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Sterger finally meets with NFL


After more than a week of complete silence -- and several weeks of deliberation -- former in-house Jets sideline reporter Jenn Sterger has met with the NFL in connection with its investigation of Vikings quarterback Brett Favre into voice messages and photos he allegedly sent Sterger in 2008, when he played for the Jets.

Dan Mangan of the New York Post reports that the meeting occurred on Thursday.

Sterger met for several hours with Milt Ahlerich, the league’s top security official. Another investigator attended the meeting, as did Sterger’s lawyer, Joseph Conway, and her manager, Phil Reese.

“We can confirm that a meeting took place with the NFL today and we cooperated fully by providing them with substantial materials in our possession,” Reese said. “We now await the NFL’s decision.”

That last line from Reese is a little odd, frankly. Why does he or Sterger care about the “NFL’s decision”? She did nothing to complain about the situation. Instead, a case of loose lips landed the situation on After someone supplied the photos and audio, Sterger’s people (in our view) spent weeks trying to get Favre to offer a settlement -- and buy Sterger’s silence -- without having to demand payment for the same.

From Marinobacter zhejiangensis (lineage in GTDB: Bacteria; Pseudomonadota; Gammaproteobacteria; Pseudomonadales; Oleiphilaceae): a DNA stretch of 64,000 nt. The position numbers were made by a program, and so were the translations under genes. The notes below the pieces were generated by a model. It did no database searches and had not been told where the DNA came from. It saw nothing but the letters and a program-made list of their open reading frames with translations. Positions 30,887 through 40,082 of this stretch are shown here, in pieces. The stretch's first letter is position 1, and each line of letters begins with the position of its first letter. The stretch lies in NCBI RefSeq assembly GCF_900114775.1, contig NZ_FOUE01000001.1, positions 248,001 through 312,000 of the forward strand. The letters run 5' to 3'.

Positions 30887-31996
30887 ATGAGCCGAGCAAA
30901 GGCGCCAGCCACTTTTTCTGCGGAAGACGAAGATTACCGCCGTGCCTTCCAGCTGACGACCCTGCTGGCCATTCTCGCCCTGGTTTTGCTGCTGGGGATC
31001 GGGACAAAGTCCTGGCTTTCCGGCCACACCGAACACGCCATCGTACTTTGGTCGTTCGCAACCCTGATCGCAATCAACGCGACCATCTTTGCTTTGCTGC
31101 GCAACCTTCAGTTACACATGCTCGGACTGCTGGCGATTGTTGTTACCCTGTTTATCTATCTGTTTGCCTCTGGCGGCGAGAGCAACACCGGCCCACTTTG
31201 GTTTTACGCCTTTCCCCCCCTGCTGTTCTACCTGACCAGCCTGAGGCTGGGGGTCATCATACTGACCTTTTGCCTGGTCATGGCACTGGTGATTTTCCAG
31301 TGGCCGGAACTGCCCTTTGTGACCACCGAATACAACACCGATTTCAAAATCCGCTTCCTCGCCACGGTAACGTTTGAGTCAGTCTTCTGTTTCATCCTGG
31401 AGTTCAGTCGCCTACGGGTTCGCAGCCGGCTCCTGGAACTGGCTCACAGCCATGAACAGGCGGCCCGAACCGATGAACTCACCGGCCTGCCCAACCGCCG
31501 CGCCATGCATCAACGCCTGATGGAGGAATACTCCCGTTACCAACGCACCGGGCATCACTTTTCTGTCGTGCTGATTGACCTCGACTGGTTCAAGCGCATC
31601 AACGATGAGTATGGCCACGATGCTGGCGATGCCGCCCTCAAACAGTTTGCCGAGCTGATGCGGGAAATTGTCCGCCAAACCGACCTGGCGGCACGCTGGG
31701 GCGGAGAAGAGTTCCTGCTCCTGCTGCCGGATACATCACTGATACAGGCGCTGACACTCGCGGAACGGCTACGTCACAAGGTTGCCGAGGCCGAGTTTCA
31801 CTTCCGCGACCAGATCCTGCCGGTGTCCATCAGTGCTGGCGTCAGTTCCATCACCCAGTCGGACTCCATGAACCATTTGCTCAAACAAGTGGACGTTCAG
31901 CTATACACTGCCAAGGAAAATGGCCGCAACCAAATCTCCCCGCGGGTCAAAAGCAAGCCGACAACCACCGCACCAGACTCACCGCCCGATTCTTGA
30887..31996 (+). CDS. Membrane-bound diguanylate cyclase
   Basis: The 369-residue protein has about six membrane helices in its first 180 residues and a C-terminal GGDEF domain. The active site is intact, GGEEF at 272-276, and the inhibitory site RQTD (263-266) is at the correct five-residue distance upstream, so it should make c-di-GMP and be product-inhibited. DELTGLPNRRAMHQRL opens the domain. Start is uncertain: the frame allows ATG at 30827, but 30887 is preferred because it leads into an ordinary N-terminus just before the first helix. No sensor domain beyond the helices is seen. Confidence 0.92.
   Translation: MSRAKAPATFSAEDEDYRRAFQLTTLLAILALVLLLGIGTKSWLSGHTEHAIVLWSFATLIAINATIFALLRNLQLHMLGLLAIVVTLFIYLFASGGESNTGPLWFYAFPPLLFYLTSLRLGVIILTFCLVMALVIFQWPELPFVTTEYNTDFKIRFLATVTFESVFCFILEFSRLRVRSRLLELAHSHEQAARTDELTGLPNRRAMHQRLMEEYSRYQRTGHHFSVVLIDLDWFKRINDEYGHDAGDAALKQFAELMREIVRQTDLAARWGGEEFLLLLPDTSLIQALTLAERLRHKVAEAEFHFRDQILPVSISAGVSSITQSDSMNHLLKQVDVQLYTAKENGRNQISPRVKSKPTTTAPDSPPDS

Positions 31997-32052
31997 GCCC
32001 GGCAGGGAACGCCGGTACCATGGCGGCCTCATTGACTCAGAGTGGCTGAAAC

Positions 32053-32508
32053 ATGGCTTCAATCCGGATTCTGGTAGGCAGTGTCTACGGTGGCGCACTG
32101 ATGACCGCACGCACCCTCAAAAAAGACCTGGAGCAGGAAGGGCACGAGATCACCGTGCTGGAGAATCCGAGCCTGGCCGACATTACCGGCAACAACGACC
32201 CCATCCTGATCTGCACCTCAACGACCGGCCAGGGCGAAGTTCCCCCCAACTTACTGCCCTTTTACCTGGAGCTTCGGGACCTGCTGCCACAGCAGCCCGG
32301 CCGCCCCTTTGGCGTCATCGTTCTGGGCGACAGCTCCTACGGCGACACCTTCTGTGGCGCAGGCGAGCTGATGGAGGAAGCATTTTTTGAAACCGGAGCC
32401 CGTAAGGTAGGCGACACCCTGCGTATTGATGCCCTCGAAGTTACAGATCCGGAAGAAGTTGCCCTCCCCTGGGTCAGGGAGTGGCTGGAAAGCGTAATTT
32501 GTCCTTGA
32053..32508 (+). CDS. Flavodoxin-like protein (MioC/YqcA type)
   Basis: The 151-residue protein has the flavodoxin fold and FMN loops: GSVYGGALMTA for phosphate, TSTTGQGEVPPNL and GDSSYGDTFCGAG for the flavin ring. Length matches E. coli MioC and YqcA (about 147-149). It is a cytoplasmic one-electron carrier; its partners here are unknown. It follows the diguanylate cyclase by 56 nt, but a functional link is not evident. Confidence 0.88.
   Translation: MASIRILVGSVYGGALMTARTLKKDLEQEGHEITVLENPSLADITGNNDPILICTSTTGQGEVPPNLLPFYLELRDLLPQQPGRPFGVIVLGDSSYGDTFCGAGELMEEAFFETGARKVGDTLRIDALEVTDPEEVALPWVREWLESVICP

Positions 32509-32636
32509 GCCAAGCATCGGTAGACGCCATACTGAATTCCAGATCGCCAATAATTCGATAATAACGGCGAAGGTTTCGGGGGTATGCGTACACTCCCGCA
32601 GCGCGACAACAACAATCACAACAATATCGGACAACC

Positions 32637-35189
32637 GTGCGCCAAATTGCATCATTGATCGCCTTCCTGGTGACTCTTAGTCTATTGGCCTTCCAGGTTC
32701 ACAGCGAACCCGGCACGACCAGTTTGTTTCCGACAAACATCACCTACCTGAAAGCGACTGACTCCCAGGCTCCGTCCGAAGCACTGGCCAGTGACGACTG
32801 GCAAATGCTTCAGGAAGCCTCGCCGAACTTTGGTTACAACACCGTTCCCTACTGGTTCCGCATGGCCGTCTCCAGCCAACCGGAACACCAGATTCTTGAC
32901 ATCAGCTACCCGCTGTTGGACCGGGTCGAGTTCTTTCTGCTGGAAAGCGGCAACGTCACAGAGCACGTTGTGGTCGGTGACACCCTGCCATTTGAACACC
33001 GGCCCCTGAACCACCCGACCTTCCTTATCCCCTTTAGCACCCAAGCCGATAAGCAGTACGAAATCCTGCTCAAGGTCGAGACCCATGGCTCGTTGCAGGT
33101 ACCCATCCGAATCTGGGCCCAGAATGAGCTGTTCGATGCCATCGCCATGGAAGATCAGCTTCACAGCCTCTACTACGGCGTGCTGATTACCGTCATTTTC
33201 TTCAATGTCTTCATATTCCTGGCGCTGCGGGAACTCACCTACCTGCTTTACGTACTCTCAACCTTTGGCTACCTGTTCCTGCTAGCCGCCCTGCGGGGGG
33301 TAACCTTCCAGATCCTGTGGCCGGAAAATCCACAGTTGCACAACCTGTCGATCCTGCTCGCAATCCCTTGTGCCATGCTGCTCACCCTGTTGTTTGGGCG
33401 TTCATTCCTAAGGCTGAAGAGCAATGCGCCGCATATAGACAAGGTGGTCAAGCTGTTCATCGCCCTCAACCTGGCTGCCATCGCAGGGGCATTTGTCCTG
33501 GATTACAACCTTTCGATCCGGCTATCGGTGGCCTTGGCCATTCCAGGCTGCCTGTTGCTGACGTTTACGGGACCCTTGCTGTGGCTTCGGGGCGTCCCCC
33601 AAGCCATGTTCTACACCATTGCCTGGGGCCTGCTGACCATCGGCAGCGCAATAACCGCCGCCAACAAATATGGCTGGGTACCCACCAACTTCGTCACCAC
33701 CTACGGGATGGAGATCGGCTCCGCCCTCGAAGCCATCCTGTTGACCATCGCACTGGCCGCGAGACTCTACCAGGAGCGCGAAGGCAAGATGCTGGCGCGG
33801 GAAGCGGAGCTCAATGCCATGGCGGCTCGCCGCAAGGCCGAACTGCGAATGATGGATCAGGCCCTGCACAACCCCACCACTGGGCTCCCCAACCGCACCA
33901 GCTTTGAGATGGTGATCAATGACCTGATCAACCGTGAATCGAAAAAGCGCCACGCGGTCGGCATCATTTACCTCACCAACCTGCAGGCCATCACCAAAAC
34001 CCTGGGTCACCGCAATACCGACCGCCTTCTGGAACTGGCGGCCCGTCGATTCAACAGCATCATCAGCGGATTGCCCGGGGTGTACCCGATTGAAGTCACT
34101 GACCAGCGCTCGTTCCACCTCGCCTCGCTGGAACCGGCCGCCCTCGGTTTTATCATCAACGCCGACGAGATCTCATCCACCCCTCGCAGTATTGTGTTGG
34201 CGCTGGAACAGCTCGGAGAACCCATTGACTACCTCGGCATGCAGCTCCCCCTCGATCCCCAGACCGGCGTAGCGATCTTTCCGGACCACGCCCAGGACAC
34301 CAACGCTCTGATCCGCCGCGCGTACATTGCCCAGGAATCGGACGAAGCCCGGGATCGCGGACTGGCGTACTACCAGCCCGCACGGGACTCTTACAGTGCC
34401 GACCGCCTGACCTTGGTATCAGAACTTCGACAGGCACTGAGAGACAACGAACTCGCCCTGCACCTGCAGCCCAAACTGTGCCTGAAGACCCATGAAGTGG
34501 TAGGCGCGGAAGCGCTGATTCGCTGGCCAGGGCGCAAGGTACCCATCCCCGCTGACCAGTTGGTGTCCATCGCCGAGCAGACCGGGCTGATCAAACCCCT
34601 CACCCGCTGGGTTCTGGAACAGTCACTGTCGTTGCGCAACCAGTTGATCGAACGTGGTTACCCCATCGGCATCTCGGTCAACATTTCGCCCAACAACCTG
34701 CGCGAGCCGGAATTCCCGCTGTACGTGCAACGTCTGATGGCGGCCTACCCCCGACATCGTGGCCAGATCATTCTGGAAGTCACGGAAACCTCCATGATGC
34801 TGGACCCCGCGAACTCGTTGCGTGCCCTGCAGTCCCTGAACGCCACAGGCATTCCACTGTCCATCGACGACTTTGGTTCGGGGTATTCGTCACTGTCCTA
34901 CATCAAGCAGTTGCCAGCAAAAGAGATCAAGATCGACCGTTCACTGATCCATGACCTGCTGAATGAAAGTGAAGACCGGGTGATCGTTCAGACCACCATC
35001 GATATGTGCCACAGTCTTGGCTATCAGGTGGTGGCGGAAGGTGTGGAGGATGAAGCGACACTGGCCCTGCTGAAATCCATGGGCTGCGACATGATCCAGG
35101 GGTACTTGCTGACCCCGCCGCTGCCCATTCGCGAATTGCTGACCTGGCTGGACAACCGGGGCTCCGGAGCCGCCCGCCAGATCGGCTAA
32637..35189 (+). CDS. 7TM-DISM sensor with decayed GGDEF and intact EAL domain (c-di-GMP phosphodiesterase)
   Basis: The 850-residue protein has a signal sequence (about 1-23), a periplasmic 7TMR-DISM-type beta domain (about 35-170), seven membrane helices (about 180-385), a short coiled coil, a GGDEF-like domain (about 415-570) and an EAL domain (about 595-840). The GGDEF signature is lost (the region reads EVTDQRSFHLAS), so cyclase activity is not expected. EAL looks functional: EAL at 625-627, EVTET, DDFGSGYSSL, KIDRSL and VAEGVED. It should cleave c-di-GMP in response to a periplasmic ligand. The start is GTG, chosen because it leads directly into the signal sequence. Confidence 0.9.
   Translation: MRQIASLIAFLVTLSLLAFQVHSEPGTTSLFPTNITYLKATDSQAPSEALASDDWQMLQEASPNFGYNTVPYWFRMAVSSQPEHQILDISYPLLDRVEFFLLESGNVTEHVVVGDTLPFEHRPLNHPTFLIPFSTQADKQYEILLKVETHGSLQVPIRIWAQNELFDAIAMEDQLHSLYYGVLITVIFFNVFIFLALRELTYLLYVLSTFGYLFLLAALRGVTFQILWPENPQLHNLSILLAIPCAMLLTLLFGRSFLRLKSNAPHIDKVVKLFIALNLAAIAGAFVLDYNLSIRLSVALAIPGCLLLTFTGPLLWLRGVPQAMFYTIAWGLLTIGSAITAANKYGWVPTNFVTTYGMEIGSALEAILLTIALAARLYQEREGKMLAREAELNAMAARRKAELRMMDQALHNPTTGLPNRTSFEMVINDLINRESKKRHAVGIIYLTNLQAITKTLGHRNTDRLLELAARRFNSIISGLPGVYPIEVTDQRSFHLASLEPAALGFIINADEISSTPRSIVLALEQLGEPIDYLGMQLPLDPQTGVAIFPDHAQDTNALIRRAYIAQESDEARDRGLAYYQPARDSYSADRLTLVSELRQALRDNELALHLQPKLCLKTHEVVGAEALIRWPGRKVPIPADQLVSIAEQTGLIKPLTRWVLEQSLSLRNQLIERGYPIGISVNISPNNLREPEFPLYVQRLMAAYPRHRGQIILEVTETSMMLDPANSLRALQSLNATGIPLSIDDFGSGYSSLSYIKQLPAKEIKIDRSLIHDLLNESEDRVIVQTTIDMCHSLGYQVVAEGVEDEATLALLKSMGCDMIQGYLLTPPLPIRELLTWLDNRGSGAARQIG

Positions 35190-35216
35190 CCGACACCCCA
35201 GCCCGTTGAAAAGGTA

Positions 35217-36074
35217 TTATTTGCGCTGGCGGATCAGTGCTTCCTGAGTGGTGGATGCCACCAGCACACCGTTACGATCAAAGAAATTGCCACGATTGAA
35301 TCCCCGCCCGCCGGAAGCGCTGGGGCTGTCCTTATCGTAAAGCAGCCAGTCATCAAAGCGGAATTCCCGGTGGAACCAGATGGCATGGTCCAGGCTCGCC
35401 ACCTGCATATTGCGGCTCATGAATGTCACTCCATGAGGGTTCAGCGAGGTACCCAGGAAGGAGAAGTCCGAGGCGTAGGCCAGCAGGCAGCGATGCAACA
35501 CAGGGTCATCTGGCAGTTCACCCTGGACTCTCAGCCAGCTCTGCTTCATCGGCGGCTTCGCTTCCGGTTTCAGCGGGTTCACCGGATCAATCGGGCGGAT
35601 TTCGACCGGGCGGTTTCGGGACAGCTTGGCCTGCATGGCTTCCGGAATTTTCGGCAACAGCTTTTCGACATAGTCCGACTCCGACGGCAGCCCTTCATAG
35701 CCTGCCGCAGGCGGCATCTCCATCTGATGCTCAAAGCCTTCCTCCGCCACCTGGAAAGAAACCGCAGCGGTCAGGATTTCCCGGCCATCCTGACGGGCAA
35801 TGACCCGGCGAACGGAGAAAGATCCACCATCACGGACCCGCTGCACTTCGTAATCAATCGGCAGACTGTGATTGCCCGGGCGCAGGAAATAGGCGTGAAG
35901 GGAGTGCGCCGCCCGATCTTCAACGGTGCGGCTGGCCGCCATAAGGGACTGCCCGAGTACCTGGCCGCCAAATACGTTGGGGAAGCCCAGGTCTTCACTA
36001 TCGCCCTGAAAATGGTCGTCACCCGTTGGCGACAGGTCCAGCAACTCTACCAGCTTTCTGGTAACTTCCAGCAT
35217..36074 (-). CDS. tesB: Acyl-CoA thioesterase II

Though Mangan speculates that the meeting “greatly ratchets up the chances that Favre will [be] disciplined by the league,” we’re not so sure about that. Among other things, Sterger will have had to explain away the information that her former friend, Alison Torres, shared with the league.

Torres contends that Favre and Sterger regularly exchanged text messages, and Torres has strongly suggested that Sterger collects photos like the ones Favre allegedly sent her.

“She could make millions if she ever cashed in on all the naked photos she gets from friends,” Torres told Steppin’ Out magazine last month.

Mangan co-authored an item for the Post regarding Torres’ comments, which tend to undermine Sterger’s claims. Amazingly, Mangan’s item regarding the meeting says nothing at all about the things Torres said.

We don’t know how this will all play out. But how can Mangan suggest that Sterger’s cooperation “greatly ratchets up” the prospects of discipline without at least mentioning his own article from last month?